The flavor is maximized under the snows of intense coldness
Fukaura Snow Carrots are grown on high grounds about 180 to 200 m high spread across the foot of Shirakami-Sanchi. The temperature is minus 3°C. Amid the freezing wind and scattering snow, Fukaura Snow Carrots are carefully dug out one by one, by hand.
Fukaura Snow Carrots are harvested between December and the end of March.
Normal carrots can be harvested in three months at the earliest after planting seeds, but Fukaura Snow Carrots are slowly grown for more than five months under the ground until they are ripe.
There is also an important reason in harvesting the carrots during the harsh winter season, when it is by far the coldest time of the year.
“Carrots protect themselves from freezing by converting starch into sugar when it gets cold. This increases their sugar content, and the carrots grow having much umami (pleasant savory taste). The snow covering the carrots is also important. It acts as a blanket and keeps the temperature of soil at around 0°C, allowing us to harvest the carrots at their best condition when they are just about to freeze,” says Masato Sakamoto, the representative director of Henashi Kono Kumiai (agricultural union) and also the father of Fukaura Snow Carrots.
Compared to normal carrots, with about 7 degrees in sugar content, Fukaura Snow Carrots average 10 degrees in sugar content.In addition, umami components, such as glutamic acid and beta-carotene, included in Fukaura Snow Carrots are about 1.5 times more than those of normal carrots.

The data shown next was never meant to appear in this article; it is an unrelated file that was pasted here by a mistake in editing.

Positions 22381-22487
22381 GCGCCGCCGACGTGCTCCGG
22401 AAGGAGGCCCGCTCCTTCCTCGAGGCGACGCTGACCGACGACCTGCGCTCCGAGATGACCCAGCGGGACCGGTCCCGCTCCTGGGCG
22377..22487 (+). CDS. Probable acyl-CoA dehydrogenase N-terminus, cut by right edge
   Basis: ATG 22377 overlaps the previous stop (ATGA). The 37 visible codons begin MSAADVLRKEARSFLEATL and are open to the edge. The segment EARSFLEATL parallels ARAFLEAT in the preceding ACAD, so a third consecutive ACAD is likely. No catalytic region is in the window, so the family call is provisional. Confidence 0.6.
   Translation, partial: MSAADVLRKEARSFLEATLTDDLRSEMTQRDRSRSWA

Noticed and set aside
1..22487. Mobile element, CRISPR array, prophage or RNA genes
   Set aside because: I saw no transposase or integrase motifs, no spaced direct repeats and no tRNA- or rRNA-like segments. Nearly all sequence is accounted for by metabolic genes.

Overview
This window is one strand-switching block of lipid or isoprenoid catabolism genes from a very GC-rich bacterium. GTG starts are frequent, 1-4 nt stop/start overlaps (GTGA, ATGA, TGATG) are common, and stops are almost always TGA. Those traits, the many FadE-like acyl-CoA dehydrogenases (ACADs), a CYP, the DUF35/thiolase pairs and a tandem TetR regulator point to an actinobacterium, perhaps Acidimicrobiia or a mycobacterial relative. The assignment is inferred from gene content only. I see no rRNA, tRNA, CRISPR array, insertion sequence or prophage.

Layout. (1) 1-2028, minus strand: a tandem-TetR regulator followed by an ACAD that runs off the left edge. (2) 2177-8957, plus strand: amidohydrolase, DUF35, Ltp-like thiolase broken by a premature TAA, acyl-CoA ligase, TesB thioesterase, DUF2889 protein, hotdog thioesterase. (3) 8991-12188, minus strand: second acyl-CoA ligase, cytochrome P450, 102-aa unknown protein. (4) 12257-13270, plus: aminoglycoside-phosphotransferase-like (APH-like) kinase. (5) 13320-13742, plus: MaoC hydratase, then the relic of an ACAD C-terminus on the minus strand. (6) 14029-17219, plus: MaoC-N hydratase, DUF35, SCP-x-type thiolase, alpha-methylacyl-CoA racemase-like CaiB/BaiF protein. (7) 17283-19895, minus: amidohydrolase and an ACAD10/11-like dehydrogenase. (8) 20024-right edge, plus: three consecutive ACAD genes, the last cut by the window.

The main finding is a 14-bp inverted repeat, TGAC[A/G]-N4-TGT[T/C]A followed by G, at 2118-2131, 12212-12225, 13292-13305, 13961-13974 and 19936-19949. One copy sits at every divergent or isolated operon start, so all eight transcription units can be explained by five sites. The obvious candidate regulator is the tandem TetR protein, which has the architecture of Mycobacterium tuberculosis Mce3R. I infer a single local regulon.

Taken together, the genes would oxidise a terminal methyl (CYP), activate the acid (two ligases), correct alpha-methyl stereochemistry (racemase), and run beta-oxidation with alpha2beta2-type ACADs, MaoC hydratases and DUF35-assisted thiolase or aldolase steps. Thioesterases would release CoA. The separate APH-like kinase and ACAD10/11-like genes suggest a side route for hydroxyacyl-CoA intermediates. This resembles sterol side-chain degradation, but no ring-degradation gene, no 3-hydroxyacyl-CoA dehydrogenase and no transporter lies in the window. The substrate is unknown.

Sakamoto told us that the sweet and full-flavored Fukaura Snow Carrots are grown in an environment that includes Shirakami-Sanchi’s pure underground water combined with the Sea of Japan region’s distinct climate of being cool in the summer and not too cold in the winter and Fukaura’s optimal environment for growing with sea breeze from the ocean.
Fukaura Snow Carrots were created by chance
Sakamoto served us freshly made 100% Fukaura Snow Carrot juice, which was astonishingly sweet. The juice was also free of the distinctively grassy flavor of carrots, and instead had a very smooth taste. Sakamoto smiles, “Isn’t it delicious?”
Originally a fisherman, Sakamoto started farming after establishing the Henashi Kono Kumiai with friends in 1976. He was faced with the issue of his income decreasing during the winter, when work was interrupted due to snow. Amid such circumstances, he one day dug out the delicately-grown carrots he thought were damaged from the heavy snow that occurred at the end of the fall, and was surprised with how delicious they tasted.
Sakamoto then developed the snow carrot after becoming confident of its success, began growing them about 20 years ago, and successfully branded the carrots as “Fukaura Snow Carrots” in 2008.
“Harvesting amid the harsh winter season is not easy, but I’m much happier than being away from my family for half a year to work outside in a warmer place,” Sakamoto exclaims.
Fukaura Snow Carrots currently yield about 1,000 tons each season. Sakamoto tells us that he needs more producers.